With his business Beyond Adventure having to close its doors due to the coronavirus crisis, Ross Dempster was worried how his team would survive. He explains how the furlough scheme has given him hopeFor some people it can take decades to discover their true passion, but for Ross Dempster, managing director of Beyond Adventure, an outdoor adventure company in Perthshire, Scotland, he knew from the get-go that he wasn’t made for a life clocking up the hours in an office. In fact, it wasn’t long after university that he made the bold decision to switch his career.“I tried to work in an office for a short time,” he says, recalling a stint with his father at an Edinburgh-based financial services company. “I was described as the man who looked the most uncomfortable in a suit.” Continue reading...
(Fri, 22 May 2020 08:37:02 GMT)

Want to stand out on screen? Zoom in on that colossal collar…
From the waist up – which is often all that matters in lockdown Britain – big and bold is best in the fashion stakesA look that brings to mind either William Shakespeare or Harry Hill is not one that immediately suggests sophisticated glamour. But big collars are having a resurgence, this time on women’s dresses, tops and jumpsuits.The current look is less Renaissance bard and more pious puritan, and can be dramatic in scale, reaching the shoulders or even down to the belly button. Continue reading...
(Sat, 30 May 2020 13:05:43 GMT)

The eyes have it: communication and face masks
As more of us wear face masks and rely on eye contact, how will it change the way we relate to each otherA conversation with a girlfriend when I was in Italy a few weeks ago got me thinking about the latest new norm of the post-coronavirus society: enhanced eye contact. She had told me how, standing in the endless queue for the supermarket, wearing her mask, she had caught the eye of a handsome man in another loop of the queue and found herself engaged in a wordless flirtation carried out just with the eyes from a distance. After this, she had taken to piling on extra eyeliner and mascara.“What I am saving in not buying lipstick I am spending on those full-volume mascaras,” she said, laughing. Continue reading...
(Sat, 30 May 2020 16:00:47 GMT)

Trekking the Sabine Hills: in praise of Italy, summer and freedom
The author recalls dawn starts, oven-hot air and the chorus of cicadas that accompanied his walk through the hills north of RomePoggio Mirteto, Cantalupo, Casperia, Vacone, Configni, Stroncone. Hilltop towns in the ancient land of Sabina, calling to each other across parched patchworks of vineyard and cornfield. Woods, orchards, olive groves. You could drive to these places, of course. But my experience is, when you arrive on foot they are different. They are better. And best of all in summer.You’ll need water with you at all times for this adventure. A light backpack with just one change of clothes. Trekking shoes on your feet, poles in your hands, sweat-wicking shirts and shorts and underwear. Plus a broad-brimmed hat, shades and a big tube of sun cream. Then just surrender yourself to the heat and the cicadas. Continue reading...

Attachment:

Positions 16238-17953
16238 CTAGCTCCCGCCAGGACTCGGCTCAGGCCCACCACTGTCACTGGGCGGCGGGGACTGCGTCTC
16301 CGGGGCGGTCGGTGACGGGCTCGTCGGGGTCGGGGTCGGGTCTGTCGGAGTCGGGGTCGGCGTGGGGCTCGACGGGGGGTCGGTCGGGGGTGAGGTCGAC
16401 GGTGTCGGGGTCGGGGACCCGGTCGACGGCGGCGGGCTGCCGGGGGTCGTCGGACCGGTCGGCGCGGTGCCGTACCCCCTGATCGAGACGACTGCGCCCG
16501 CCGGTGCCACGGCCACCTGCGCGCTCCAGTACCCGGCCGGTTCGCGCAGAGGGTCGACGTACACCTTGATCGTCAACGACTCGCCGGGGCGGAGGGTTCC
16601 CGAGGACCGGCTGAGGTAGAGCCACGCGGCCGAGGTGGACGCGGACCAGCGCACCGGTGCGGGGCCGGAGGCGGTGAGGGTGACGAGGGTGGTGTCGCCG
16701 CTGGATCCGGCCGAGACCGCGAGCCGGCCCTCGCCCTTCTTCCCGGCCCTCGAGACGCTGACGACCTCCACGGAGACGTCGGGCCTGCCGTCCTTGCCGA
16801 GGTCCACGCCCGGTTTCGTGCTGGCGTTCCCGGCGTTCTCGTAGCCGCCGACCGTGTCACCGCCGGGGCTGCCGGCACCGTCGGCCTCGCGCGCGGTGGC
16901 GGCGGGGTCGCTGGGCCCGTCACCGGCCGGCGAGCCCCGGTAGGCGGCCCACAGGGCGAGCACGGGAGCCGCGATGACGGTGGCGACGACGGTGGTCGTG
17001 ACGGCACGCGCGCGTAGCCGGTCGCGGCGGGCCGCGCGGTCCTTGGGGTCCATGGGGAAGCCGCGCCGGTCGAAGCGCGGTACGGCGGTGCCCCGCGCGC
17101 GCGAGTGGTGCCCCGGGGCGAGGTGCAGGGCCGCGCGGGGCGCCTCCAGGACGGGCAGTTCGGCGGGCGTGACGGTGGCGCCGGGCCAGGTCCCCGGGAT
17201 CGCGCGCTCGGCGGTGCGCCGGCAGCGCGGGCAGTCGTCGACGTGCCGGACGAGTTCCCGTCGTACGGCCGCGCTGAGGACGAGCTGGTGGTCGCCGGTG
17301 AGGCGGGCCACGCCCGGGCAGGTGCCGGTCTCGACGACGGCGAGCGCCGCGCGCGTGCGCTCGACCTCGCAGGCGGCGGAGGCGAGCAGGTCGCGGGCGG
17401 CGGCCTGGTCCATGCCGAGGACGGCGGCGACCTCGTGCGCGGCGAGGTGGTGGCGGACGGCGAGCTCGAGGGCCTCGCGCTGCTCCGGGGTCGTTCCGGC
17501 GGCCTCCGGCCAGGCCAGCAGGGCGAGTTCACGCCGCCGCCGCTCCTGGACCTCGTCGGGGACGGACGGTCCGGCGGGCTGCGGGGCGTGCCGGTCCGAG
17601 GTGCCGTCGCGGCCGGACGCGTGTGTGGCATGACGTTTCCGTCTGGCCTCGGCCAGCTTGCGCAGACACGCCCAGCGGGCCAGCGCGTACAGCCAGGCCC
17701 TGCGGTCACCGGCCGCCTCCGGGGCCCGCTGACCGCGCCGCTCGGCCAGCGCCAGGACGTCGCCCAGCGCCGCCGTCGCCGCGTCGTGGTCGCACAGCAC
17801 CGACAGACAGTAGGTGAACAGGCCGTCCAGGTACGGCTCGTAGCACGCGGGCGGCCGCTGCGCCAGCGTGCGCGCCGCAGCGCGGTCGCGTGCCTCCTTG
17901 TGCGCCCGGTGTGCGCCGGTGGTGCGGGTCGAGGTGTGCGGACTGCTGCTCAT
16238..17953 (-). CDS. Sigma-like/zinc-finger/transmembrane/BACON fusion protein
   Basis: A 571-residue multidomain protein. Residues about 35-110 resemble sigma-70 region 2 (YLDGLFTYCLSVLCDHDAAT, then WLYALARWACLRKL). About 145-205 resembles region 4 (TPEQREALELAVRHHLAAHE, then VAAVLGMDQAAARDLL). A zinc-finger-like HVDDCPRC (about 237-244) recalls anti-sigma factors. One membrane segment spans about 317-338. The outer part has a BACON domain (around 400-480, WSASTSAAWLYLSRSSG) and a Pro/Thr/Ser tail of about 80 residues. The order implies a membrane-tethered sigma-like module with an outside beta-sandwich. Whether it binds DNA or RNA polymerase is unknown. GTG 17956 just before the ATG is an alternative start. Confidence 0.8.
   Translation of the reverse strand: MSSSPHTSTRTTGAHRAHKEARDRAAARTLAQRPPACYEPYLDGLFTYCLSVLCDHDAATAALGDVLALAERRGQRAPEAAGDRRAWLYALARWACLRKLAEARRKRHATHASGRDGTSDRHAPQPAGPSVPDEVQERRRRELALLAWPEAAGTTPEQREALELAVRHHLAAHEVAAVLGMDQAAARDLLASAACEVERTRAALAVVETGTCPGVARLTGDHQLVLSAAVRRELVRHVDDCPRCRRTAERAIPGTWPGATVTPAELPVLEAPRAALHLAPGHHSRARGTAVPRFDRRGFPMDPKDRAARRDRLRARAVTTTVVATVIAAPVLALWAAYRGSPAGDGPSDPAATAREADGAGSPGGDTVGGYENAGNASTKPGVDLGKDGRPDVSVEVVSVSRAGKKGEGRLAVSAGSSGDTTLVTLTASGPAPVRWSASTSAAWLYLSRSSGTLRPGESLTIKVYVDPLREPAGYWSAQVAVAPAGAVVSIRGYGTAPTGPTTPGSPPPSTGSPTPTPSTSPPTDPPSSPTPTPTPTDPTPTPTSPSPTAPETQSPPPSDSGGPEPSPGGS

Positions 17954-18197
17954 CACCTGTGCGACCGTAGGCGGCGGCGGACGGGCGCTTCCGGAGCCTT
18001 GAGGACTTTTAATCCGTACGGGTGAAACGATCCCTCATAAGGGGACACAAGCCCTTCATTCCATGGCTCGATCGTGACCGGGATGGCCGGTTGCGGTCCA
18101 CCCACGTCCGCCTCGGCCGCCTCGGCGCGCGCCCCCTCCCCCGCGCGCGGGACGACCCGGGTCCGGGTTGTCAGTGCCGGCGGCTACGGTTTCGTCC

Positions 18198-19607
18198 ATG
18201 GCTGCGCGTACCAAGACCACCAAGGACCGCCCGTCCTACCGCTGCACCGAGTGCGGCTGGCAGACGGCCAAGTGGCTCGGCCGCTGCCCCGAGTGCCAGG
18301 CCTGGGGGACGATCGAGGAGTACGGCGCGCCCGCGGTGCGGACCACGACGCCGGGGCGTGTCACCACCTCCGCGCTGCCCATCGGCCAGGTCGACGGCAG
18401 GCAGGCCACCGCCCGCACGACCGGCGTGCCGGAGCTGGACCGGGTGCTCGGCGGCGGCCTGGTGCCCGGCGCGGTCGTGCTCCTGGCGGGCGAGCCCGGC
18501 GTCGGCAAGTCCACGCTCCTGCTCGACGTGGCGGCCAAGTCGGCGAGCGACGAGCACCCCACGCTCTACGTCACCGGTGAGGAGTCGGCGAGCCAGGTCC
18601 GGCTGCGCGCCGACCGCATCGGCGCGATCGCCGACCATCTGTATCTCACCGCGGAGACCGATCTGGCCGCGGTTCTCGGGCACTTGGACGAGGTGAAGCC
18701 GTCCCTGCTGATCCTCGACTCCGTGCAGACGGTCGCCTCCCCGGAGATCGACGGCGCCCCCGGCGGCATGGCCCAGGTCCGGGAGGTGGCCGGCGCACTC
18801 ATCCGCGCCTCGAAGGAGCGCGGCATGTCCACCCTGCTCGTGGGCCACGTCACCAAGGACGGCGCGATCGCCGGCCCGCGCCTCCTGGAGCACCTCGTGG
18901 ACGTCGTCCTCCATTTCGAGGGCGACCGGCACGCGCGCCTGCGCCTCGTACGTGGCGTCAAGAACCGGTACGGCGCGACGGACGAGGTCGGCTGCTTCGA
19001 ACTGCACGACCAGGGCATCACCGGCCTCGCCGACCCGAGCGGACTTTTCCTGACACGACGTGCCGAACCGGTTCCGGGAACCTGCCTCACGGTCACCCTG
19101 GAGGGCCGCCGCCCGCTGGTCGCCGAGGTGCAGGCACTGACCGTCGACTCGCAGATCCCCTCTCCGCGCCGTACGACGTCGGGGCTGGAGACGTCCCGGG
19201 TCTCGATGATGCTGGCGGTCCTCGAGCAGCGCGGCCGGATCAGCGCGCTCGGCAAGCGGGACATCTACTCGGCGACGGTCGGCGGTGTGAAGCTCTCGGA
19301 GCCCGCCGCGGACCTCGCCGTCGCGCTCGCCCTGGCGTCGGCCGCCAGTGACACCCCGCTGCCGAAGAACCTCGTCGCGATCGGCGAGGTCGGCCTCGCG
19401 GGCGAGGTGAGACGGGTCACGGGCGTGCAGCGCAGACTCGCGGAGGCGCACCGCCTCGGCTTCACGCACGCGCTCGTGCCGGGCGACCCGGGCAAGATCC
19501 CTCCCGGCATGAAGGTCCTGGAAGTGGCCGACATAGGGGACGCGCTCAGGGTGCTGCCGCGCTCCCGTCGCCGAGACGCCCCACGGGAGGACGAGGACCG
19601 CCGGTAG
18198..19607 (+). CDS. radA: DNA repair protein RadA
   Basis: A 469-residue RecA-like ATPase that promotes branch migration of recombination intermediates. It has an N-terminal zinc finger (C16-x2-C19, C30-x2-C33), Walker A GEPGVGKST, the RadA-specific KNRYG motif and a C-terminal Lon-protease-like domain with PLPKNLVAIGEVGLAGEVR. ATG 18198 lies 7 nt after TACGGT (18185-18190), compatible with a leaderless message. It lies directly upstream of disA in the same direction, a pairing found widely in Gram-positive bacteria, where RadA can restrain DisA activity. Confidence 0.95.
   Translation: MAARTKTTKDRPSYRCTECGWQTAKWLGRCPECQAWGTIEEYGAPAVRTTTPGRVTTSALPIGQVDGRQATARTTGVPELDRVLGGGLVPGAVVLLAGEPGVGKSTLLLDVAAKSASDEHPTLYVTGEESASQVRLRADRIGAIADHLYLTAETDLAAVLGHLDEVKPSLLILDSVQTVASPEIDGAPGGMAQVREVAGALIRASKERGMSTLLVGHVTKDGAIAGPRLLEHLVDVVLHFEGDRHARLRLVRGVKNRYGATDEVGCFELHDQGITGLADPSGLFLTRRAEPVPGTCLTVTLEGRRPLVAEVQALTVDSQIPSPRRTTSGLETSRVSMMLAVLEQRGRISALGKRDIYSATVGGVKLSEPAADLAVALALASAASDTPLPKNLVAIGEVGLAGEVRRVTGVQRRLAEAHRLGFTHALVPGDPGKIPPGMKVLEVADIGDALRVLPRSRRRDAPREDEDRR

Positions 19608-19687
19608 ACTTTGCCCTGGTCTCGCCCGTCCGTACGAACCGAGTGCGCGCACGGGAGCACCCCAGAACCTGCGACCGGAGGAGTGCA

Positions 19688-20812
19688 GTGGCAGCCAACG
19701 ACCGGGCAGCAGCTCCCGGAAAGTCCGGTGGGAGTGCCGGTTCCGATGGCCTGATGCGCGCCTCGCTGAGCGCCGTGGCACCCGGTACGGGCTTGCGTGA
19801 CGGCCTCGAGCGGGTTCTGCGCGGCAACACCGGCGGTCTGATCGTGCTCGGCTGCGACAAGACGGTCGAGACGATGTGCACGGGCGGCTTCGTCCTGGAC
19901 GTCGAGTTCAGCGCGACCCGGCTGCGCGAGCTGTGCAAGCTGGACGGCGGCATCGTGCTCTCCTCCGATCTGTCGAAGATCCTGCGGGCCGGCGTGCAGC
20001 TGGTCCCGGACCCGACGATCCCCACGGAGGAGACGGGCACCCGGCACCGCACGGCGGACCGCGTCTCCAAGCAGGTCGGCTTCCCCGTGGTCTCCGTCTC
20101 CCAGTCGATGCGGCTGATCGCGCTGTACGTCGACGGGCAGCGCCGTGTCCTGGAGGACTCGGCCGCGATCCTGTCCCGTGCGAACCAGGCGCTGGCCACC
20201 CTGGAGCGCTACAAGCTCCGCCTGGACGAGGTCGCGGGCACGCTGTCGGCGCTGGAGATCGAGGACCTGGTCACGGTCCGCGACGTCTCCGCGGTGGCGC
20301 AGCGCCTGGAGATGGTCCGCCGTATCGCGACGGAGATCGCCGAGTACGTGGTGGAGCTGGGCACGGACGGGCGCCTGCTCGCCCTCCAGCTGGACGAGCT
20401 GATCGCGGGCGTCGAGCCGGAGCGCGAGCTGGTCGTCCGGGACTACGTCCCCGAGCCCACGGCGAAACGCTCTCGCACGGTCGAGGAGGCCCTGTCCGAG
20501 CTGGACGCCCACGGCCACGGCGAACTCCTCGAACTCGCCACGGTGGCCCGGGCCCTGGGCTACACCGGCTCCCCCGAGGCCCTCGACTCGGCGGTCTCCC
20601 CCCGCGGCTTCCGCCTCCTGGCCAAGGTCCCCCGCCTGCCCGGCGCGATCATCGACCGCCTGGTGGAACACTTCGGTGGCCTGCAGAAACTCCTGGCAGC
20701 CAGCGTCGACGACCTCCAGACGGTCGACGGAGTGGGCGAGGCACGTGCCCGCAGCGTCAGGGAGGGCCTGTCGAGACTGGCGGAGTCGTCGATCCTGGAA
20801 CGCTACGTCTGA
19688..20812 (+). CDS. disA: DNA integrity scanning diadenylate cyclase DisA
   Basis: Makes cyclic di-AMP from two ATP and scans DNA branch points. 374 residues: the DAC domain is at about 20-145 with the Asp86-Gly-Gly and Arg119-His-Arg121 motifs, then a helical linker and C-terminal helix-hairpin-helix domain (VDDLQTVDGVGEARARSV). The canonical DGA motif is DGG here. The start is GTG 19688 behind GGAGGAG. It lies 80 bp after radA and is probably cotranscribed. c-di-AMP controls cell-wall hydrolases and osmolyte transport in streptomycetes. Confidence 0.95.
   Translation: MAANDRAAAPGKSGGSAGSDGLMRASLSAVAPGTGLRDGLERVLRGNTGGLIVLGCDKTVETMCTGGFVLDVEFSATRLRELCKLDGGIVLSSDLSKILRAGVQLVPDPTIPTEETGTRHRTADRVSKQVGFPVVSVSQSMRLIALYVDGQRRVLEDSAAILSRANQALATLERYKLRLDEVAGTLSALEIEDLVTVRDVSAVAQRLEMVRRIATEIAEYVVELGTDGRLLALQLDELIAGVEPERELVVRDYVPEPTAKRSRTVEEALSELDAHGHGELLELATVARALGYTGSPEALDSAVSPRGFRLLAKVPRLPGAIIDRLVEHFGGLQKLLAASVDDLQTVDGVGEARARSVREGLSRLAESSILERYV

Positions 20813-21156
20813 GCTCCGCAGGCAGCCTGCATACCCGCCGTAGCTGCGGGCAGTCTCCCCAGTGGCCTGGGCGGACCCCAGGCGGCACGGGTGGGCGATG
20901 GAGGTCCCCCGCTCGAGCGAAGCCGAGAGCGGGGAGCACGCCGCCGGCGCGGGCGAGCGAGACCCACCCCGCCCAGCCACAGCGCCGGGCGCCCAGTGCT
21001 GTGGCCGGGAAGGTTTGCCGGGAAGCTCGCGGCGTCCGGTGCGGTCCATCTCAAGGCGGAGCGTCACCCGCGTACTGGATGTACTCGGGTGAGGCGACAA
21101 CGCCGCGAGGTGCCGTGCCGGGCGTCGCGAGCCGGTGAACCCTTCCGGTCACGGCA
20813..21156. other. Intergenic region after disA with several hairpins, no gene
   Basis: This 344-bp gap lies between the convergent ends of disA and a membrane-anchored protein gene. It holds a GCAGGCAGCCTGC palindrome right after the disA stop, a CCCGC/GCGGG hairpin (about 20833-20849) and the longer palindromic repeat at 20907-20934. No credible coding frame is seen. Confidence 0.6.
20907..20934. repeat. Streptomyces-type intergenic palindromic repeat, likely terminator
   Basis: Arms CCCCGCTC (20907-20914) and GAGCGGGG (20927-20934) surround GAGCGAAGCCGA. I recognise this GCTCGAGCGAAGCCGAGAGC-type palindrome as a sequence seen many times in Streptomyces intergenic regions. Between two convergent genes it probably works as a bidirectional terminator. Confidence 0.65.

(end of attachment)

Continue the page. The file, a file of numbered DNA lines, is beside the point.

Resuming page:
(Sat, 30 May 2020 08:00:38 GMT)

Parlez-vous anglaise? This season's best broderie anglaise
Listen up... Cool and pretty, broderie anglaise is set to be a summer favourite Continue reading...
(Sat, 30 May 2020 22:45:55 GMT)

Erdem Moralioglu: ‘As a child all I wanted was a Coke and a hot dog’
The designer, 43, on his heritage, twin sister, belief in beauty and why he never cries at filmsTime is very weird at the moment. It’s elastic, but in terms of creativity I am always as much about the here and now as about looking at art and things from the past. I love both.As a child in the suburbs, I tried to avoid anything that was team-related. I had a very brief career, from the age of eight, on a football team, and I tried ice hockey. My father dreamed I might be the first half-Turkish hockey pro. It came to nothing. I spent most of my time drawing and daydreaming. Continue reading...
(Sat, 30 May 2020 13:00:44 GMT)

Lost Stock: 'It's like buying your future self a present'
A scheme to help Bangladeshi garment workers through the lockdown adds spice to fashionCoronavirus – latest updatesSee all our coronavirus coverageIt’s not fashion shopping as we know it: shoppers provide details of their age, gender, size and colour preferences, and hand over £39. A few weeks later a box arrives on your doorstep containing at least three items, with full ticket prices adding up to at least £70, that were once destined for stores like Topshop.This is coronavirus crisis fashion shopping. The fashions come direct from the Bangladesh factory where the items were made and the mystery boxes are designed to provide a financial lifeline to the businesses and workers who supply big high street names. Continue reading...